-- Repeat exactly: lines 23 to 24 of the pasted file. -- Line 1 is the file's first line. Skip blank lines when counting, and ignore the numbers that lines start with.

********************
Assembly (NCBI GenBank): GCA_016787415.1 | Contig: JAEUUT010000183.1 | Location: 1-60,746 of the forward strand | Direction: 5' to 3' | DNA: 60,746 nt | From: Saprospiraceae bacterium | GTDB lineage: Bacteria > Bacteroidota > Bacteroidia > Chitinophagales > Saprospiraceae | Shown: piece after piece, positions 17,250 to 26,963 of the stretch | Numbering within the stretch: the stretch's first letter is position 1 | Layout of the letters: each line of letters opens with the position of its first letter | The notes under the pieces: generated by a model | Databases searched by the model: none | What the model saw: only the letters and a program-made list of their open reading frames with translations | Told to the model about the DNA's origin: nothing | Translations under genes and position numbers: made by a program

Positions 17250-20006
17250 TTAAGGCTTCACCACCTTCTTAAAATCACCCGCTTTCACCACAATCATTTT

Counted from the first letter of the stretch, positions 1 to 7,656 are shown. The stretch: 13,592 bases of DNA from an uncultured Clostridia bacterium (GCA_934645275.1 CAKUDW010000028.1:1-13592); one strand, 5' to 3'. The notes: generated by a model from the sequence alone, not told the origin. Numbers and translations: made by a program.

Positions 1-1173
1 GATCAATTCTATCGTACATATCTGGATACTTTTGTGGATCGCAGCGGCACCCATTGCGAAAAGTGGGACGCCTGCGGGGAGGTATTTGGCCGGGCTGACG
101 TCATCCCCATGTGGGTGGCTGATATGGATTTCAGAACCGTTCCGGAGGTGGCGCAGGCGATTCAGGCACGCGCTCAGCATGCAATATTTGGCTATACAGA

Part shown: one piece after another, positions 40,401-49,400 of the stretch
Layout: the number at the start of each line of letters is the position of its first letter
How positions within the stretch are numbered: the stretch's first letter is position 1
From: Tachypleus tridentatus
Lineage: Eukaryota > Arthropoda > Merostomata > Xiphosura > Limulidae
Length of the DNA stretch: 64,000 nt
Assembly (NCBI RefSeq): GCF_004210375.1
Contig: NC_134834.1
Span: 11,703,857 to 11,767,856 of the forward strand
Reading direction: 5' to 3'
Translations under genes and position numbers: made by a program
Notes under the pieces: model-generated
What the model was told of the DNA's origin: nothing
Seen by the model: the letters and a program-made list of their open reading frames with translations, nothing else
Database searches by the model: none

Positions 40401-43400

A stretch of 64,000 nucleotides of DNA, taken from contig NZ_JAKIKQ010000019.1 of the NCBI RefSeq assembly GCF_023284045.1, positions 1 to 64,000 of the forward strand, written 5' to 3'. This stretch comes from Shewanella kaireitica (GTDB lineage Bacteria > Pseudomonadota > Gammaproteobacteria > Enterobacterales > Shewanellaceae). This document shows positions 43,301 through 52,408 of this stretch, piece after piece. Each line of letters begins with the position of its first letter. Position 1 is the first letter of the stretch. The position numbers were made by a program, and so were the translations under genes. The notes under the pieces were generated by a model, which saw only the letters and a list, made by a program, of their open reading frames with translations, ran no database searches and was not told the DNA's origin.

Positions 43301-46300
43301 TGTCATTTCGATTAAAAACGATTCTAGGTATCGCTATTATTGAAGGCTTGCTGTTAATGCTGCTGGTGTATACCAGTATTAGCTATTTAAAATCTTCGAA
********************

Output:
Positions 40401-43400

A stretch of 64,000 nucleotides of DNA, taken from contig NZ_JAKIKQ010000019.1 of the NCBI RefSeq assembly GCF_023284045.1, positions 1 to 64,000 of the forward strand, written 5' to 3'. This stretch comes from Shewanella kaireitica (GTDB lineage Bacteria > Pseudomonadota > Gammaproteobacteria > Enterobacterales > Shewanellaceae). This document shows positions 43,301 through 52,408 of this stretch, piece after piece. Each line of letters begins with the position of its first letter. Position 1 is the first letter of the stretch. The position numbers were made by a program, and so were the translations under genes. The notes under the pieces were generated by a model, which saw only the letters and a list, made by a program, of their open reading frames with translations, ran no database searches and was not told the DNA's origin.